- Risk Taking and Failing - A Growth Mindset - If the goal is innovation you are unlikely to get it right the first time. Our students need to understand that failing and learning from our mistakes is an important part of the process of innovation. Building a ‘Growth Mindset’ will help build the required resilience and allow students to see their failed attempts as a rewarding part of the learning process. – For more visit ‘Promoting a Growth Mindset’
- Turning Ideas into Reality - Making Mindset and Toolset - Creativity and imagination are wonderful and should be encouraged but innovation is driven by putting an idea into practice. More often than not this process is going to involve making something and it is in this process that we find out if our great idea is going to work or needs some more planning. Students need experience with making to have an understanding of the processes that go into the products we use. Thinking with your hands brings a new way of seeing the world and for innovators that new perspective can lead to the required breakthrough – For more visit ‘Making as Problem Based Learning’
- Creativity & Critical Thinking - Essential elements for innovation and it is not an accident that they are often lumped together. The trick is to know when to let our creativity run the show and when to allow our critical brain to put the brake on. For more visit - 'Creating & Innovating'
- Collaboration - We have a vision of innovators working in isolation. The lone genius who discovers the next big thing. Innovators like Steve Jobs and Thomas Edison are largely to blame for this concept but the reality is even they worked as part of a team. Collaboration and the ability to develop ideas in a team is essential and something our students need practice at. For more visit 'Thinking Interdependently'
- Thinking Skills and Metacognition - Thinking in general is something we do not do well but it is a skill that can be improved. Habits of Mind, Making Thinking Visible, Thinkers Hats and Keys are all tools that will allow students to develop their skills for thinking. Metacognition or ‘thinking about thinking’ will help students to analyse their thought process and understand the decisions they are making. – For more visit ‘Encouraging Metacognition for Learning’ or 'Thinking about your Thinking'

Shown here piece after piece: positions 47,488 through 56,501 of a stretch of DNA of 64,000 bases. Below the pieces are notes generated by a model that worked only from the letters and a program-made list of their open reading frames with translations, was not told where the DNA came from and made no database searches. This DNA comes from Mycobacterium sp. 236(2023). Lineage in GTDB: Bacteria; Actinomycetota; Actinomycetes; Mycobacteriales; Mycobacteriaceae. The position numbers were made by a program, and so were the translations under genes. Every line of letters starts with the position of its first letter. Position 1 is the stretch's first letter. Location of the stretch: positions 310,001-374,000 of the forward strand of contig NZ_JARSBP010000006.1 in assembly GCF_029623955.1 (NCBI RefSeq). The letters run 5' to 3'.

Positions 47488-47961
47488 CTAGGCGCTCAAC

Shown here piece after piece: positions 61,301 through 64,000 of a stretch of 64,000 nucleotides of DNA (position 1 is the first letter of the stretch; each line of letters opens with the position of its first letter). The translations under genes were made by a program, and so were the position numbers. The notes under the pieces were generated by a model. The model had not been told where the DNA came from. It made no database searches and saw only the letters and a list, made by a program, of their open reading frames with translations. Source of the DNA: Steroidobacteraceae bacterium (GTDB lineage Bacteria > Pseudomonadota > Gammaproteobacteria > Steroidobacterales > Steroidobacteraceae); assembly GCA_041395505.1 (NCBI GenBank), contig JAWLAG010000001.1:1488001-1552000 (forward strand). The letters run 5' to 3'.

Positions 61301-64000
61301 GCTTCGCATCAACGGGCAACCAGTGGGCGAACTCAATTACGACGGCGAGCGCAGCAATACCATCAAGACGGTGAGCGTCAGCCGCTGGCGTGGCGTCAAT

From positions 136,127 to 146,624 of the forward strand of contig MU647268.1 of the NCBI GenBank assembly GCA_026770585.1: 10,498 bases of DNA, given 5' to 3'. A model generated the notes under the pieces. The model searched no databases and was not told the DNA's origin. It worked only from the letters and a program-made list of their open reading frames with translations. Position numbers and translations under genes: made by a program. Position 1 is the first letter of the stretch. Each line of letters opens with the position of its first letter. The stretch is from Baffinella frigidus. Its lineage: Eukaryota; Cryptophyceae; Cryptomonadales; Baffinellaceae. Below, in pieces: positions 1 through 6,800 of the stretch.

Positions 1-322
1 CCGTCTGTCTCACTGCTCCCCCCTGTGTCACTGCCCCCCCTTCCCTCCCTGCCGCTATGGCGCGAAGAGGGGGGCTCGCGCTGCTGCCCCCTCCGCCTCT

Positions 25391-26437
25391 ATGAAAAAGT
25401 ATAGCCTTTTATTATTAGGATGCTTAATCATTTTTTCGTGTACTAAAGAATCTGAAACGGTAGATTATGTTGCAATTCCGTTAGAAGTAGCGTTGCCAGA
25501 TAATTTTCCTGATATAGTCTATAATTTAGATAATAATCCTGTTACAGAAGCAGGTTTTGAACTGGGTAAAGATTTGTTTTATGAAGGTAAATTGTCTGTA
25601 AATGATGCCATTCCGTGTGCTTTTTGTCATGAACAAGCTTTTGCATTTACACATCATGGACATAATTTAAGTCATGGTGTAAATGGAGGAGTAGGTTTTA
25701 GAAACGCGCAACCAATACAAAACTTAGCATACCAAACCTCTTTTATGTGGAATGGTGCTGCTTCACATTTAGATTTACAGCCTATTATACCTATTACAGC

- Understanding of Design Cycle and Valuing Process over Product - The design cycle is used by innovators because it works. Having a structure for the process of innovation brings focus and helps us to stay on track. We often say we need to think outside the box but as Ewen McIntosh points out ‘We need the box’ if the box is a structure that helps us develop our ideas from raw imaginings into something useful. – For more visit ‘An Introduction to Design'
- A STEM Foundation - This might not be required for every innovative idea but increasingly it will play a part in many of them. Understanding the fundamentals of STEM, knowing what is and isn’t possible and being able to speak the language of technologists and engineers will ease the process of bringing many ideas into fruition. – For more visit ‘Is STEM the Key?’
- Role Models - If our students are going to think like innovators they need exposure to innovative thinkers. As teachers we need to allow our students to see the innovative thinking we do. Along with this they need to see us make mistakes and engage in a process of evaluating where things went wrong. Reaching out to the community, making connections with universities and industry are other ways of bringing innovators and innovative thinking into the classroom. One easy way towards this is through the CSIROs ‘Scientists and Mathematicians in Schools’ programme. For more visit ‘Creativity in Science and Technology: CREST’
- Empathy - Lastly but possibly most importantly our students need empathy. If we are to innovate towards a better world it starts with empathy. For more visit ‘The Cultivation of Empathy’
Developing an innovators mindset takes years of exposure to this way of thinking. After years of teacher led learning in school and then university it is too much to expect a young graduate to suddenly shift gears. We need to allow our students to experience the innovators mindset while they are young and we need to enrich our students' capacity for innovation before they enter High School. Our students start school with the imagination they need for innovation, we need to add the processes that will allow them to turn their ideas into the next big thing.